Monday, May 16, 2016

Mr. and Mrs. Wood

We've talked a little about Henry and Angeline Leatherman but what about Minnie Wood's parents? We know that William S. Wood was a confectioner in Buffalo. Census records conflict as to whether he was born "at sea" or in Buffalo, but we know he was born in 1850. We don't know his parents' names.

Elizabeth Granger (Bessie) was the daughter of Elizabeth and Stephen Granger. They emigrated to the U.S. from England around 1836 or 1856 (still to be determined). On the 1870 census, her mother described herself as a "huckster" and her father "a boatmaker." It appears Bessie had a twin brother, Stephen, and two other siblings, James and Mary (although Mary only shows up in one document). She was born in 1829 in England.

City Directory data indicates and Elizabeth Granger working in a confectionery company in Buffalo, but it is unclear as to whether or not it was Bessie or her mother. It is probably through this avenue that she met William S. Wood.

They were married in _____. And, from this clipping it sounds as though their wedding reception was lovely!

The Woods had moved to Lansing by 1905 (City Directory) and while in Lansing he first worked at Lansing Confectionery Company.

 They later owned grocery stores.

They lived in the house at 833 N. Capitol for at least two years before Minnie and J.P. were married.

Iris recalls a "grandmother or someone" living with them when she was quite young. This would be Bessie.

We know that William died in 1917 and is buried in Mt. Hope Cemetery in Lansing. When Jean and Jeanie would decorate the cemetery graves, stories about his confectionery work were always part of the day. Jeanie has his recipe book -- but that's the subject of another post.

We don't know when Bessie died. A photo of her holding Jean as a baby was taken in 1919. The only Elizabeth Wood in Mt. Hope cemetery died in 1905 so either it isn't her or the dates were badly mangled. She is not in the same plot as William and their son, Irving -- so her demise is (at present) a mystery.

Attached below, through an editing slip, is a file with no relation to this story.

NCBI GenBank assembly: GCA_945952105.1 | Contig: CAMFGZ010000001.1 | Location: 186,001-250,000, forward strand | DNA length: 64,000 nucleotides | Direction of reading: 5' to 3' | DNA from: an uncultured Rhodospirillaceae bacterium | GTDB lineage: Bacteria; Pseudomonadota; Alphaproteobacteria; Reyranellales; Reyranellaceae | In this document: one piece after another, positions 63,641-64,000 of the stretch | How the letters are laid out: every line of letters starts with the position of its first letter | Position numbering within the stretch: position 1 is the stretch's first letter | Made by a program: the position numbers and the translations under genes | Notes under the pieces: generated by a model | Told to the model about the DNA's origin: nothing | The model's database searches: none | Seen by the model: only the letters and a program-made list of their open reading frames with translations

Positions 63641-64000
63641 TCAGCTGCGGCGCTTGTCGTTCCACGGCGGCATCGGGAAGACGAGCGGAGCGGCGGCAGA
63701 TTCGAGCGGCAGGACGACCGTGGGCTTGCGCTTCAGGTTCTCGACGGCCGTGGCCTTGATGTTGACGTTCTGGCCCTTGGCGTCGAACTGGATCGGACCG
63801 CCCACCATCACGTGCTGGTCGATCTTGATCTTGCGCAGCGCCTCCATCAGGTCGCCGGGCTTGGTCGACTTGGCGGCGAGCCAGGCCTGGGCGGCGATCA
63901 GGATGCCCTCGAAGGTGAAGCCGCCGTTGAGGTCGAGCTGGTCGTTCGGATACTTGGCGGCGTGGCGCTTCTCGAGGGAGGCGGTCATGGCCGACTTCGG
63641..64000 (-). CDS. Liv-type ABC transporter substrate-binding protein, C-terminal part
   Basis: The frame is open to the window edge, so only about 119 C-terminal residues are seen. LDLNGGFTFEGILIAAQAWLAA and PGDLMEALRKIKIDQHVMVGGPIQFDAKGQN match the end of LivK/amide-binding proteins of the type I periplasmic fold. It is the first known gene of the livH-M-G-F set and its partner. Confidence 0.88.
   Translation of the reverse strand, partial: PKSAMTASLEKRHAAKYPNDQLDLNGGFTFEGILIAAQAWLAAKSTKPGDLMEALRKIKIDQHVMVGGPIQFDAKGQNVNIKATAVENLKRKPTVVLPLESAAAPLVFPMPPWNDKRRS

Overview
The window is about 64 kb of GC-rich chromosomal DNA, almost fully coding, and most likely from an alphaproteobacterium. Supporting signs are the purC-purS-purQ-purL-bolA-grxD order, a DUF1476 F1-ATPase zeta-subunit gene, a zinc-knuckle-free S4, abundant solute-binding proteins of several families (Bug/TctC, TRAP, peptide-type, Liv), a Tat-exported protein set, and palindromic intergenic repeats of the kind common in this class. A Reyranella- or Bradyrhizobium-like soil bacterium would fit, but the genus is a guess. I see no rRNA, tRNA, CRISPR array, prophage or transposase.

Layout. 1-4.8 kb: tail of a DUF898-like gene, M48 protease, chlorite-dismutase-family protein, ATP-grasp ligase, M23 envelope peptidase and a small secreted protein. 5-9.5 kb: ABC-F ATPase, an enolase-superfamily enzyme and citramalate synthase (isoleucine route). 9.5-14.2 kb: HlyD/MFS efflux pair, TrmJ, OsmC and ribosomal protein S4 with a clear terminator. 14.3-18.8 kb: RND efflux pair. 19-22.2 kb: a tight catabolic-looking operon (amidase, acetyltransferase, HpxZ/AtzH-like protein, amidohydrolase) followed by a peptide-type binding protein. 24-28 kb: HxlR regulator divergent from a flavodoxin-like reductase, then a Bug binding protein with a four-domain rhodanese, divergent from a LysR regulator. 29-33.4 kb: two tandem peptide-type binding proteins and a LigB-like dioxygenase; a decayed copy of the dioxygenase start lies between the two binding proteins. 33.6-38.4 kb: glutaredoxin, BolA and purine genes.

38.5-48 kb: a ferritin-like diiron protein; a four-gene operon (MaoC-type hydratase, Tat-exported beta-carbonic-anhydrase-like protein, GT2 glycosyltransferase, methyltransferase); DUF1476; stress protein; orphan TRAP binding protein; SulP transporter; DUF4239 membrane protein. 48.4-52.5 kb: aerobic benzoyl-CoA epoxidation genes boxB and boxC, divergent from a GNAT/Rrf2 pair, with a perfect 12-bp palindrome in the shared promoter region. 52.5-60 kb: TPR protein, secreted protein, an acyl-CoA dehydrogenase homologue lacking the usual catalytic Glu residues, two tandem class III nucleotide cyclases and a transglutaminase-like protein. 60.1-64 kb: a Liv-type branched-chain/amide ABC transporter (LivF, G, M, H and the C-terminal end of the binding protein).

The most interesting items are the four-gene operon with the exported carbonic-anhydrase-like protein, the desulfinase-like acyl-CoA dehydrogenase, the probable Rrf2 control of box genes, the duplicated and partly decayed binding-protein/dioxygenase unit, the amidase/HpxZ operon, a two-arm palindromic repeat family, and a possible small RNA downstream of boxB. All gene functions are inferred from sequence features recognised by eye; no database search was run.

One of the things you discover when you start digging into all this is the difficulty of finding people from England. Yes, you can search the Great Britain and Wales census and birth records. But good luck narrowing down the names of Wood and Granger! Especially if you aren't quite certain from which part of England they hailed. We know Elizabeth Granger (Bessie's mom) was born in Wales from U.S. census data -- but we don't have a maiden name to be able to search Welsh birth records!

So, the mystery of the Wood family will continue. Stay tuned!

Sunday, May 8, 2016

Happy Mothers Day to All the Moms

Here's a Happy Mother's Day recognition of the women without whom we would be here today!

It all started with Minnie Wood.

Here she is with Iris!

Iris, Eleanor and Jean.

And the same trio a bit older!

The four sisters at Otsego Lake.

And here they are on Grace's wedding day. 

Happy Mother's Day!

Friday, May 6, 2016

Who was Uncle Irving?

Who was Uncle Irving? Irving S. Wood was Minnie Wood's older brother.


A handsome lawyer, he was born and raised in Buffalo, NY, the son of William S. Wood and Bessie (Elizabeth) Granger Wood. He never married.

Iris recalled how when he would visit at Christmas he would bring wonderful toys for her and Eleanor -- "giant teddy bears with electric eyes from Germany!"

Irving became ill from Bright's Disease and moved to Lansing to be cared for by Minnie Wood Leatherman, his sister. Bright's is a kidney disease -- today we would call it acute or chronic nephritis.

Back in "the day," acute Bright's disease was treated with local depletion (bleeding or blood-letting to reduce blood pressure), warm baths, diuretics and laxatives. There was no successful treatment for chronic Bright's disease, though dietary modifications were sometimes suggested.

He died in 1916, a year after his father. According to the back of the photo, he also died after his mother. We have been unable to locate a death date for Elizabeth Bessie Wood but there is a photo with the three of them in 1915.